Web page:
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Books in the Park 

RVA Booklovers' Festival offers respite for computer-bleary eyes.

click to enlarge Festival organizers Mike Hardison, Grace Ball, Christina Kann and Robert Pruett stand in Jefferson Park, which is hosting the second annual RVA Booklovers Festival on Saturday, October 19.

Scott Elmquist

Festival organizers Mike Hardison, Grace Ball, Christina Kann and Robert Pruett stand in Jefferson Park, which is hosting the second annual RVA Booklovers Festival on Saturday, October 19.

Just over a quarter of U.S. adults say they haven’t read a book in whole or in part — and that encompasses reading in print, electronically or in audio form — in the past year, according to a Pew Research Center survey conducted in January.

The second annual RVA Booklovers’ Festival may not be for them.

A local small press, Brandylane Publishers and its imprint, Belle Isle Books, was the first to realize that despite an abundance of festivals — folk, yoga, beer, Hispanic music, mac and cheese, to name only a fraction — there was no book festival in Richmond.

Organizers saw writing conferences and literature crawls, but no large festival dedicated to books and the people who love them. Last year was the event’s first edition and they used the interim to attend and take notes from older events such as the Fredericksburg Independent Book Festival and the Williamsburg Book Festival.

According to Christina Kann, the festival’s organizer, the primary goal of the festival is to share a love of books and a passion for the city.

“We’re delighted to incorporate a secondary goal of raising money for our charitable partners, local literacy organizations Excell and the Read Center,” she says. The Excell — it stands for excellence in children’s early language and literacy — program brings together families, educators, literacy specialists and community resources to support children’s early language and literacy development. The Read Center changes lives by helping adults with low literacy develop the skills they need to reach their goals as employees, family members and residents in the community by providing classes, one-on-one tutoring instruction and community programs.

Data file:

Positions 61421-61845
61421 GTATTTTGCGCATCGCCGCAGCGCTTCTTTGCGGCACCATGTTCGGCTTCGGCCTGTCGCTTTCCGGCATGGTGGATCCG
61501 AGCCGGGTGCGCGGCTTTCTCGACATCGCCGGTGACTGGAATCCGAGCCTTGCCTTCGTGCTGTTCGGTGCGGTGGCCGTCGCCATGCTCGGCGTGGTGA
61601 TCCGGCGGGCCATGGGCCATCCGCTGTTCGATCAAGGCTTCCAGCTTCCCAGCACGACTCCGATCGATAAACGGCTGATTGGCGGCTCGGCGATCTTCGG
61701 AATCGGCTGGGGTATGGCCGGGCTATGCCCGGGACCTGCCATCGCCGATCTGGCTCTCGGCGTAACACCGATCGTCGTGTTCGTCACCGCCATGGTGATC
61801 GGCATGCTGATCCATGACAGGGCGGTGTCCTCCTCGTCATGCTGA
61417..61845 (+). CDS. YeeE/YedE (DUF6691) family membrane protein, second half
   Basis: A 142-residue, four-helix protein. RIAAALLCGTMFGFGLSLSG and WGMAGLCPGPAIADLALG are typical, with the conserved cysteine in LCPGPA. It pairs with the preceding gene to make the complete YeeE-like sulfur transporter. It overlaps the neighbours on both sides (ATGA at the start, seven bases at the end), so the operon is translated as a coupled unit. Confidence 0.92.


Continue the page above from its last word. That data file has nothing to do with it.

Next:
The festival takes place in Jefferson Park in Union Hill with three stages: the main stage, the Stephanie’s Kindness Corner kids’ stage and the Poet-tree. One of Brandylane’s editors mentioned being especially fond of a gigantic tree in Jefferson Park and, as literary people, punning was inevitable. The Poet-tree is emceed by the Writer’s Den, a local poetry slam group, and will feature poetry group open mics, readings and workshops throughout the day.

The main stage features book talks from a diverse array of writers, including New York Times notable author Louis Bayard, BookRiot’s Amanda Nelson and Ben Campbell. Stephanie’s Kindness Corner kids’ stage is named after Brandylane author Stephanie Parwulski, who travels from Buffalo, New York, to participate in the festival.

Kann says they’ll have more than 50 authors in attendance.

“We invite our own authors, but most of the attending authors are not affiliated with Brandylane,” she says about the process of taking submissions and evaluating every author to determine suitability, while trying to be inclusive. “There are a lot of wonderful indie and self-published authors out there looking for a platform, and we want to give it to them.”

Children’s book author Parwulski, whose two books, “Beatrice and the Sunflower Gift” and “Gloria’s Hope Tree,” are published by Brandylane’s Belle Isle Books, is a festival favorite because, according to Kann, “She embodies the essence of what a good kids’ book should do: educate, respect and spread kindness.” Parwulski will be one of the children’s book authors doing scheduled story times on the kids’ stage throughout the day.

“I think events like this are important today because they’re a celebration of humanity: our gifts, our wisdom, our perspectives,” Parwulski explains. “When people come together at this festival to share their unique art forms, it’s such an inspiring experience. Also, I feel that literacy provides an individual with such a beautiful foundation in life, so I’ll always be a huge advocate of literary events.”

As befits a book festival, all of the authors will have their books available for sale, along with more titles available at the Brandylane booth, other publishers’ booths and local bookseller Fountain Bookstore’s booth. Bookish artisans and crafters will be on hand, along with kids’ activities at various author booths, book signings and a raffle.

And because no Richmond festival is complete without food and drink, attendees can count on Dank Eats’ pitas, Pulp Fiction’s smoothies, Two and a Half Irish-men’s bread, and Urban Hang Suite’s coffee and tea to keep them well fueled for literary endeavors.

One of those doing a reading at the festival is Anne Poarch, the author of two books of poetry, including her latest, “The Grit and Joy of Being.” Of the opportunity to meet a diverse group of authors, illustrators, artisans and vendors in a historic Richmond park, she says, “In a beautiful setting, an outdoor event paired with books and authors can be both relaxing and stimulating to our digitally taxed minds.” S

The second annual RVA Booklovers’ Festival takes place Oct. 19 at Jefferson Park, 1921 Princess Anne Ave., from 10 a.m. to 4 p.m. rvabookloversfestival.com.

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